Life’s a stage, and actors aren’t the only performers. Each of us has a part to play, whether as a professional, a family member, or a friend. Regardless of the role, our performance is always enhanced by good manners. Far from empty formalities, manners translate to common courtesy, simply showing small kindnesses to other human beings. Embrace good manners! They’re important and needn’t be scary or stuffy; and they certainly won’t feel that way once you’ve mastered them. People often get uptight when they hear the word “etiquette” because it means rules, or they may be fearful of being judged, but the goal here is not perfection. It’s to make you feel at ease in any situation, and in turn, you’ll be putting others at ease. As the most valuable business tool you can posses, good manners are a solid investment.
"Modern Manners is also a great reminder thatmanners, more than anything, is a reminder to be considerate and mindful of others." The Salonnieres Aartments.
""Modern Manners" mostly consists of Ms. Johnson's advice on how to be polite at parties, how to appropriately respond to emails and how to be both a good guest and a host." The Wall Street Journal
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You can easily boost your presence with calm and natural body language. The less you rely on extraneous gestures, the more confident you will appear.
The key to a good conversation is in hearing the other person’s point of view rather than expressing your own.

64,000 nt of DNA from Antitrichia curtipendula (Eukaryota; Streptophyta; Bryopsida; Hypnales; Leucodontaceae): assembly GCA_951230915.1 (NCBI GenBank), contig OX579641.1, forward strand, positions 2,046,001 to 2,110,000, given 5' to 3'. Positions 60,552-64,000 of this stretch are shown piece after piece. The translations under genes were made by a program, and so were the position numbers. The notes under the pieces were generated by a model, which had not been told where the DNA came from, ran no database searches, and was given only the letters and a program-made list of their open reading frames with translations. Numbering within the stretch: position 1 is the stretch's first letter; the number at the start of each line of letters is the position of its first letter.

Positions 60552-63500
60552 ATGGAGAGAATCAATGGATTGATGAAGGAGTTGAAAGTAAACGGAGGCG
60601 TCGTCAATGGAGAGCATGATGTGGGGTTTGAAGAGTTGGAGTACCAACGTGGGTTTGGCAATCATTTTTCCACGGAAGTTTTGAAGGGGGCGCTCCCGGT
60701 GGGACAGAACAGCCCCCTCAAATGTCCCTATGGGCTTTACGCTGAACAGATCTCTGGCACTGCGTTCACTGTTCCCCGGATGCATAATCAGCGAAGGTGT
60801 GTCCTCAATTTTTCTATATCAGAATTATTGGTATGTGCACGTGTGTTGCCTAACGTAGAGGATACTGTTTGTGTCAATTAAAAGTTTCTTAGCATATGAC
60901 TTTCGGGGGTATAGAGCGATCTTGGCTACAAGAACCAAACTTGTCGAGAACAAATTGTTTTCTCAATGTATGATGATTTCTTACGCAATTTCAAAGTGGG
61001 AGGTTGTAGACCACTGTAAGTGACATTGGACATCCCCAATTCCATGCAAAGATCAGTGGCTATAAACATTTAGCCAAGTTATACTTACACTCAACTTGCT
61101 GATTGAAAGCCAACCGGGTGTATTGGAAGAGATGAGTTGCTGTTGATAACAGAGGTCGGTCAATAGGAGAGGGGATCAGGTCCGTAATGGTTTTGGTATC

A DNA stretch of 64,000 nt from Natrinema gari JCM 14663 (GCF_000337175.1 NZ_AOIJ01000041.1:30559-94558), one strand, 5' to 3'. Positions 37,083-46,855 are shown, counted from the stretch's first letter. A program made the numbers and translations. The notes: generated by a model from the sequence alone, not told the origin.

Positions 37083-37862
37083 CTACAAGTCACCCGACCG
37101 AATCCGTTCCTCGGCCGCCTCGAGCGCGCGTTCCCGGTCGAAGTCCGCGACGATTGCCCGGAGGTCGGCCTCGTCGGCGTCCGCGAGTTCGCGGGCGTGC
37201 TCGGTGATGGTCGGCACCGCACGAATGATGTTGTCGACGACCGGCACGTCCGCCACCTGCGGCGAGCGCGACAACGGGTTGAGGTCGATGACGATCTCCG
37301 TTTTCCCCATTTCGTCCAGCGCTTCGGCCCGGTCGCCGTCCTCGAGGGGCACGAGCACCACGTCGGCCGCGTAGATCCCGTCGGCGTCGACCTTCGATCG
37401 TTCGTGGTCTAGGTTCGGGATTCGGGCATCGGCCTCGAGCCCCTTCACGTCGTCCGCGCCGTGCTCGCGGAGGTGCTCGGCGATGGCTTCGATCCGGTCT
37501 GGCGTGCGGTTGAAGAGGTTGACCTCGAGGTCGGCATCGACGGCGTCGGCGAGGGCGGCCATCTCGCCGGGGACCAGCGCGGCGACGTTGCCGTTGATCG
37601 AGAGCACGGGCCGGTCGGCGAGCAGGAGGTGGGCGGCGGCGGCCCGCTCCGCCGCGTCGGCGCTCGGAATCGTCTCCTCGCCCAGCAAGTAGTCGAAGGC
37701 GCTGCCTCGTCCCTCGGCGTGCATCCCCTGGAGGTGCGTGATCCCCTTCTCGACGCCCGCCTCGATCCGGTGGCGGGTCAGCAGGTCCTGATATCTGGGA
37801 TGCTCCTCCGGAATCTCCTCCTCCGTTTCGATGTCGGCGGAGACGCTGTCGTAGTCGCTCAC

A quick casual comment on Facebook or Twitter, such as “I hate my job” during a stressful day, can come back to haunt you.
Netiquette is a blend of “Net” and “etiquette,” a set of rules for getting along harmoniously in the electronic communication arena.
People who work with you under the same roof will conclude that the quality of your work matches the quality of your appearance.
Do end a conversation politely with an all-purpose sign-off like “It’s been nice seeing you” or “I’ve enjoyed talking with you.”
The purpose of most events, business or social, is to get people to meet one another and/or to celebrate an occasion.
Handshaking is a valuable form of nonverbal communication, creating a first impression and sending a parting message.
Social etiquette is based on respect and courtesy, so both formal and informal introductions are made according to age and gender.
Business manners differ from social manners in that they require recognizing the pyramid of authority on the job.
People often get uptight when they hear the word “etiquette” because it means rules, or they may be fearful of being judged.
Good manners are important and needn’t be scary or stuffy; and they certainly won’t feel that way once you’ve mastered them.